Two possible ways to install the Avalon Music Server are described below. One is very simple and designed to get you up and running as quickly as possible. The other is more involved and designed to run the Avalon Music Server in a production environment.

All of these instructions are based on a machine running Debian Linux, but they should be applicable to any UNIX-like operating system (with a few modifications).

Quick Start Installation

This section will describe an extremely simple installation of the Avalon Music Server. If you just want to play around with the Avalon Music Server and don’t have plans to run it in production, this guide is for you.

First, we’ll install the virtualenv tool.

$ apt-get install python-virtualenv

Next, create a virtual environment that we’ll install the Avalon Music Server into.

$ virtualenv ~/avalon

“Activate” the virtual environment.

$ source ~/avalon/bin/activate

Install the Avalon Music Server and Gunicorn.

$ pip install avalonms gunicorn

Scan your music collection and build a database with the meta data from it.

$ avalon-scan ~/path/to/music

Start the server.

$ gunicorn --preload

Then, in a different terminal, test it out!

$ curl http://localhost:8000/avalon/heartbeat

You should see the result OKOKOK if the server started correctly. To stop the server, just hit CTRL-C in the terminal that it is running in.

Production Installation

This section will describe one potential way to install, configure, and run the Avalon Music Server in production.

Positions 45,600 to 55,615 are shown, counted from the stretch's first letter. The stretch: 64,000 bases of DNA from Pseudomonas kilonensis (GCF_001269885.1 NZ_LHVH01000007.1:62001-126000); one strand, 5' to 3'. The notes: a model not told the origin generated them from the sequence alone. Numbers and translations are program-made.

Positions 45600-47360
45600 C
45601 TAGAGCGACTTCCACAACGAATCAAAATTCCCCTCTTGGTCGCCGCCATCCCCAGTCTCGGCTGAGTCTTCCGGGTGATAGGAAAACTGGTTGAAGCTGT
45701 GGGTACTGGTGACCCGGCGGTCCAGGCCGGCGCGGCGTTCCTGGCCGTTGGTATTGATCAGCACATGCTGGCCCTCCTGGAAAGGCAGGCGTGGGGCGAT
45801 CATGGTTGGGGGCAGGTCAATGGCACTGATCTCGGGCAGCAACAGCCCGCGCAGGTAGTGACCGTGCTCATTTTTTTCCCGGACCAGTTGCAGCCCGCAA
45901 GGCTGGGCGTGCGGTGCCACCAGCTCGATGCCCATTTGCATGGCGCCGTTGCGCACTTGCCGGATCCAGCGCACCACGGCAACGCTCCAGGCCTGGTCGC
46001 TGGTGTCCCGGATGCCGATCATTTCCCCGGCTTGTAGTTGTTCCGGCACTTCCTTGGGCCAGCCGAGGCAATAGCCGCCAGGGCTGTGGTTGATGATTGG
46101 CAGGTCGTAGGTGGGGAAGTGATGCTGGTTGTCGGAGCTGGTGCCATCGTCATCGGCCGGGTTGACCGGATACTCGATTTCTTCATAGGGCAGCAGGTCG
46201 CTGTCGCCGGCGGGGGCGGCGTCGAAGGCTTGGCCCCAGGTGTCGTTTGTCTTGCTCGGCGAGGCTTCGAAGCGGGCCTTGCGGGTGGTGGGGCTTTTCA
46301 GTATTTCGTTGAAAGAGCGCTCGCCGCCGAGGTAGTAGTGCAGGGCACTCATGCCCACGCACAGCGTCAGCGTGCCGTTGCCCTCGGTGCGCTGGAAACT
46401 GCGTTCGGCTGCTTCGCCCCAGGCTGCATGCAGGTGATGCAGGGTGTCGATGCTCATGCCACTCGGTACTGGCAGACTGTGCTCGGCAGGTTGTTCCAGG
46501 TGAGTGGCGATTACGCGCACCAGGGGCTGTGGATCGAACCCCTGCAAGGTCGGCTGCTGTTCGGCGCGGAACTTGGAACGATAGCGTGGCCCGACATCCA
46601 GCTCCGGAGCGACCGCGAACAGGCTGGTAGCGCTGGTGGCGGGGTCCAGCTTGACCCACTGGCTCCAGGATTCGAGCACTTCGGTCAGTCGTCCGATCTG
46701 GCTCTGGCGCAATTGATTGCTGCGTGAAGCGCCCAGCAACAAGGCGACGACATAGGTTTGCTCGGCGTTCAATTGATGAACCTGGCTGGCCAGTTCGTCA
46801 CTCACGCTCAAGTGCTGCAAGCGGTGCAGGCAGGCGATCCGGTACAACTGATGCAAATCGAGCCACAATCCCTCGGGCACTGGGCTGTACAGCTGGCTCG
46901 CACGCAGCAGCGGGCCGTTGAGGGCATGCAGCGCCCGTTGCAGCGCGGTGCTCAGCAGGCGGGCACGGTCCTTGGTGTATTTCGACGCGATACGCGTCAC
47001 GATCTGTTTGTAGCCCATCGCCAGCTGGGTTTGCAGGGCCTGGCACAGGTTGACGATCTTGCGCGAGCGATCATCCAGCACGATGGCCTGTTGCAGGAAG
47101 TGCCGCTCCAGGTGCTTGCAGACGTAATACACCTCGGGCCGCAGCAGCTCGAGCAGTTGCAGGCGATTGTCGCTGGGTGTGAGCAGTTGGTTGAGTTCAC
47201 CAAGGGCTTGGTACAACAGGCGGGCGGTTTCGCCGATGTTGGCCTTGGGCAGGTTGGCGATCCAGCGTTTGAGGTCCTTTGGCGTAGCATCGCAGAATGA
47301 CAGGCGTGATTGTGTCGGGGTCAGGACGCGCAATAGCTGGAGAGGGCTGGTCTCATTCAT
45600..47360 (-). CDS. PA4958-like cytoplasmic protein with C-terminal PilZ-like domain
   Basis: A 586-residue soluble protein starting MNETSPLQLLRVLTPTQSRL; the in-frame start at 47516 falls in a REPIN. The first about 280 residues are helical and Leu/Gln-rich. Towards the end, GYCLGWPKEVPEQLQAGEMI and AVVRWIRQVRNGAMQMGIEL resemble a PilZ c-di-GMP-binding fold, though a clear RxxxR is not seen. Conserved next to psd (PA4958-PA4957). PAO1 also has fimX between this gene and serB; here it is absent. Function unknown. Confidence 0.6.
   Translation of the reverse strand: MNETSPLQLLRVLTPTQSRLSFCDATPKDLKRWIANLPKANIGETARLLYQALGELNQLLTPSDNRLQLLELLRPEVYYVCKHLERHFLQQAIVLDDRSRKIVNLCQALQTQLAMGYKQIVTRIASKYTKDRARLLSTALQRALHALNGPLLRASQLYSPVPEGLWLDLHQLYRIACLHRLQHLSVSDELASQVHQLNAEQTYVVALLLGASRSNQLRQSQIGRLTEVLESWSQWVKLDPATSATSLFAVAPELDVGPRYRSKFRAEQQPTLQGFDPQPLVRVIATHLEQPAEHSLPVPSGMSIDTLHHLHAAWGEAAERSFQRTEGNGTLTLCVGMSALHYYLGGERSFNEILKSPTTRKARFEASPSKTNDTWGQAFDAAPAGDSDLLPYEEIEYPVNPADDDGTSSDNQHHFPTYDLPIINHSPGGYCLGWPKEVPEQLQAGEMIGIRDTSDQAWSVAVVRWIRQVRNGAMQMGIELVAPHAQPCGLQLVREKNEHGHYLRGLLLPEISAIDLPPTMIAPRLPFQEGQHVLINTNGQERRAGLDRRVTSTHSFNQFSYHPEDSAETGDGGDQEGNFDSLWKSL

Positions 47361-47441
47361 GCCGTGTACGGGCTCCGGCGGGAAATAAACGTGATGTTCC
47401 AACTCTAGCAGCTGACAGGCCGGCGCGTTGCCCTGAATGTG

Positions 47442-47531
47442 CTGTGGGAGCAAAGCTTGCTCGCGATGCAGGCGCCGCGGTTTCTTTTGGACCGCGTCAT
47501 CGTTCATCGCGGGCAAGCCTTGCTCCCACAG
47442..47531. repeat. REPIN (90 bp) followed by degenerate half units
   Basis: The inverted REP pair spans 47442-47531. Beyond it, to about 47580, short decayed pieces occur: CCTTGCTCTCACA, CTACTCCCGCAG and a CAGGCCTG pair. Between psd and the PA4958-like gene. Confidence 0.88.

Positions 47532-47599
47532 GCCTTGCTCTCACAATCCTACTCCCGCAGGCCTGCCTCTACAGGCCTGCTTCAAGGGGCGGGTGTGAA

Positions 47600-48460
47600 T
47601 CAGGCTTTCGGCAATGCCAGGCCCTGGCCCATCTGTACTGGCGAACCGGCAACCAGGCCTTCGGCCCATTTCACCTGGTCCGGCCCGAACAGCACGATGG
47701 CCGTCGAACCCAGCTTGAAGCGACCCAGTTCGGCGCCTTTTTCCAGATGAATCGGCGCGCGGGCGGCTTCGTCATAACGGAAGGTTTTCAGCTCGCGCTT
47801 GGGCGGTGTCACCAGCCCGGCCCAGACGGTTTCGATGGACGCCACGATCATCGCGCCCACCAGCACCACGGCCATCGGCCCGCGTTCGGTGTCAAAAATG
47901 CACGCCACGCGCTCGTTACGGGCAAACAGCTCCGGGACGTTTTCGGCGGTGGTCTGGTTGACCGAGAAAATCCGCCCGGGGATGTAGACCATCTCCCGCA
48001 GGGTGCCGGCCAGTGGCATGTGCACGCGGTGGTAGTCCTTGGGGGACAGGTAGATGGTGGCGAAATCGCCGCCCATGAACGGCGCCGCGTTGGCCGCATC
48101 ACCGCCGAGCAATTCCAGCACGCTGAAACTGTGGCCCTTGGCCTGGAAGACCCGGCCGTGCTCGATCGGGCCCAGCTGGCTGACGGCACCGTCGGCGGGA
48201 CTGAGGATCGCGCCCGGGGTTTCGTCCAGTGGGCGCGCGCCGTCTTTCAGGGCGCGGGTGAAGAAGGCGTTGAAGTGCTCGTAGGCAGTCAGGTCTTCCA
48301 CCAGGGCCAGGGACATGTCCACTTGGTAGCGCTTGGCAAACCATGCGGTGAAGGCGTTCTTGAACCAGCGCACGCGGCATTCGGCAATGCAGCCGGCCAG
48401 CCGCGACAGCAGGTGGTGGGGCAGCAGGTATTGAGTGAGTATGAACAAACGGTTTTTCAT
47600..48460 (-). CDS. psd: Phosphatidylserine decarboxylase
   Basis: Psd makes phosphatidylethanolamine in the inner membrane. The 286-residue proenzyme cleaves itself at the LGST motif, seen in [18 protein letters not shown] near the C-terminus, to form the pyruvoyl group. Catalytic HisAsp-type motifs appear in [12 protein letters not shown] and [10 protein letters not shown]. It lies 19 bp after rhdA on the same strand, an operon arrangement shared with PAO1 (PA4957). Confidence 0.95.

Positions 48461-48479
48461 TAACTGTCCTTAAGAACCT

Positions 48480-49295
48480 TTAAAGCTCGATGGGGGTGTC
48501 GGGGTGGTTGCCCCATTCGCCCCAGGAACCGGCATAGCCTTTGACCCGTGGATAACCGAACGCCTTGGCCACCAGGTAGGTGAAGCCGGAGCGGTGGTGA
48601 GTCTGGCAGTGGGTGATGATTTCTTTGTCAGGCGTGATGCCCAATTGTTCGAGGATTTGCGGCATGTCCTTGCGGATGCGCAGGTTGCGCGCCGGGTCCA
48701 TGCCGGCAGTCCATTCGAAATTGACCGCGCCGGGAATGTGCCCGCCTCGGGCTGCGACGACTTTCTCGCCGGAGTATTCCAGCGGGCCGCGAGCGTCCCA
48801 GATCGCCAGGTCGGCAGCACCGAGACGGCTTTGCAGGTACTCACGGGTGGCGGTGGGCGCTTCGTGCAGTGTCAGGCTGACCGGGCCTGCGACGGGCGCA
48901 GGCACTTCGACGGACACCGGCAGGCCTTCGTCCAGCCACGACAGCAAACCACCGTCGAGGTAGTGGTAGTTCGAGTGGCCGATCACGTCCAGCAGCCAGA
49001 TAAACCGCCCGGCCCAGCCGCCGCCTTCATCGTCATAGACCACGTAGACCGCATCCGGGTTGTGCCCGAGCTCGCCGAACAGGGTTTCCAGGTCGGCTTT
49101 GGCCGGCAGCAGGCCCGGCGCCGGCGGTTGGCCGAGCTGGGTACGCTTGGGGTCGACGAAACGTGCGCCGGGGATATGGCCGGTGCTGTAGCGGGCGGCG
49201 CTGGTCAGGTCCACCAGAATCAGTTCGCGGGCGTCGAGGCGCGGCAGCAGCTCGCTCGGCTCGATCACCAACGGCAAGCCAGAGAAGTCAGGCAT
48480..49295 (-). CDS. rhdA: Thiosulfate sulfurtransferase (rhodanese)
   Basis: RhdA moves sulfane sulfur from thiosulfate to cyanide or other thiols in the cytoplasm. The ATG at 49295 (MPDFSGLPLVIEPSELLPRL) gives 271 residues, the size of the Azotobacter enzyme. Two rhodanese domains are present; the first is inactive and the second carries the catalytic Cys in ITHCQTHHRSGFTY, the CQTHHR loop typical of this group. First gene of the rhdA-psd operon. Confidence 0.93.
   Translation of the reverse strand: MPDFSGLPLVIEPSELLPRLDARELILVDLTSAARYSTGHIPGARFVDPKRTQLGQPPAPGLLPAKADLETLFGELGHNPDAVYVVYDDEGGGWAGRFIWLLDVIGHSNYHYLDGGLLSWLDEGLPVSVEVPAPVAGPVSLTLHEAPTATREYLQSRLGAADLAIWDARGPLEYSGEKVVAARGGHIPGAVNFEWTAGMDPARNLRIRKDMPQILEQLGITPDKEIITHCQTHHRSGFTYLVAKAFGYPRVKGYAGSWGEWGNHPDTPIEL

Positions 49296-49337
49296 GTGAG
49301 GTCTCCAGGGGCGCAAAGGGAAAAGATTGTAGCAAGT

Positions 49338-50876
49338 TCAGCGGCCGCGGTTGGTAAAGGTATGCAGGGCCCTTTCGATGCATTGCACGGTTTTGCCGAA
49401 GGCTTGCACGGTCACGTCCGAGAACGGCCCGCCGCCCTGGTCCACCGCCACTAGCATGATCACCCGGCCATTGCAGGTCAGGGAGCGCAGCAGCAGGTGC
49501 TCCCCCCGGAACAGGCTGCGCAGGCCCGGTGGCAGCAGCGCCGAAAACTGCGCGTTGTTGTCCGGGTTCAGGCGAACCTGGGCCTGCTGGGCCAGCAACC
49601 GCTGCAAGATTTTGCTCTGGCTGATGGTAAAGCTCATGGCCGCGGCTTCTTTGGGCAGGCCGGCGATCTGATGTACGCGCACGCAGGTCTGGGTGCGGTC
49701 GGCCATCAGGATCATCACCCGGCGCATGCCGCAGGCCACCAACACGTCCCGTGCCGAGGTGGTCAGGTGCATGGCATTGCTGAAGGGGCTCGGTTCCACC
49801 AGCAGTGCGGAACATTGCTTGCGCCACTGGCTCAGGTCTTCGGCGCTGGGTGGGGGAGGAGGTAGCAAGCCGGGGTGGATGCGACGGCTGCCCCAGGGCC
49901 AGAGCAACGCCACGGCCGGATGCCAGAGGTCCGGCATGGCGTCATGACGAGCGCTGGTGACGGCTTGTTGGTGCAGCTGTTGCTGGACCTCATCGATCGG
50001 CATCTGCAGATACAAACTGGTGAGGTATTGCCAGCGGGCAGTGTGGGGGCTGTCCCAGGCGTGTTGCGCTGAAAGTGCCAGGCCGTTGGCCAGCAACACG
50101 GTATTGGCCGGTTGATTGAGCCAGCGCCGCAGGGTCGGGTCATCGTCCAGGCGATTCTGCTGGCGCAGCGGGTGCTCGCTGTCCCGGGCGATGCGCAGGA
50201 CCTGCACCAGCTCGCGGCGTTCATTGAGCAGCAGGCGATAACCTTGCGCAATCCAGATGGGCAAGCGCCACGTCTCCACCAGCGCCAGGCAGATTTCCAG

This particular installation uses Gunicorn, Supervisord, and Nginx. We’ll set it up so that it can be deployed to using the included Fabric files in the future. We’ll also make use of the bundled Gunicorn and Supervisor configurations.

Installing Dependencies

First, we’ll install the virtualenv tool, Supervisor and Nginx using the package manager.

$ apt-get install python-virtualenv supervisor nginx

Setting Up The Environment

Next, we’ll set up the environment on our server:

Create the group that will own the deployed code.

$ sudo groupadd dev

Add our user to it so that we can perform deploys without using sudo.

$ sudo usermod -g dev `whoami`

Create the directories that the server will be deployed into.

$ sudo mkdir -p /var/www/avalon/releases

Set the ownership and permissions of the directories.

$ sudo chown -R root:dev /var/www/avalon
$ sudo chmod -R u+rw,g+rw,o+r /var/www/avalon
$ sudo chmod g+s /var/www/avalon /var/www/avalon/releases

Add a new unprivileged user that the Avalon Music Server will run as.

$ sudo useradd --shell /bin/false --home /var/www/avalon --user-group avalon

Create a virtual environment that we’ll install the Avalon Music Server into.

$ virtualenv /var/www/avalon/releases/20140717214022

Set the “current” symlink to the virtual environment we just created. This is the path that we’ll we pointing our Supervisor and Gunicorn configurations at.

$ ln -s /var/www/avalon/releases/20140717214022 /var/www/avalon/current

Installing from PyPI

Now, let’s install the Avalon Music Server, Gunicorn, and a Sentry client into the virtual environment we just created.

$ /var/www/avalon/current/bin/pip install avalonms gunicorn raven

The Avalon Music Server has an embedded default configuration file. In addition to that, we’ll create our own copy of that configuration that we can customize.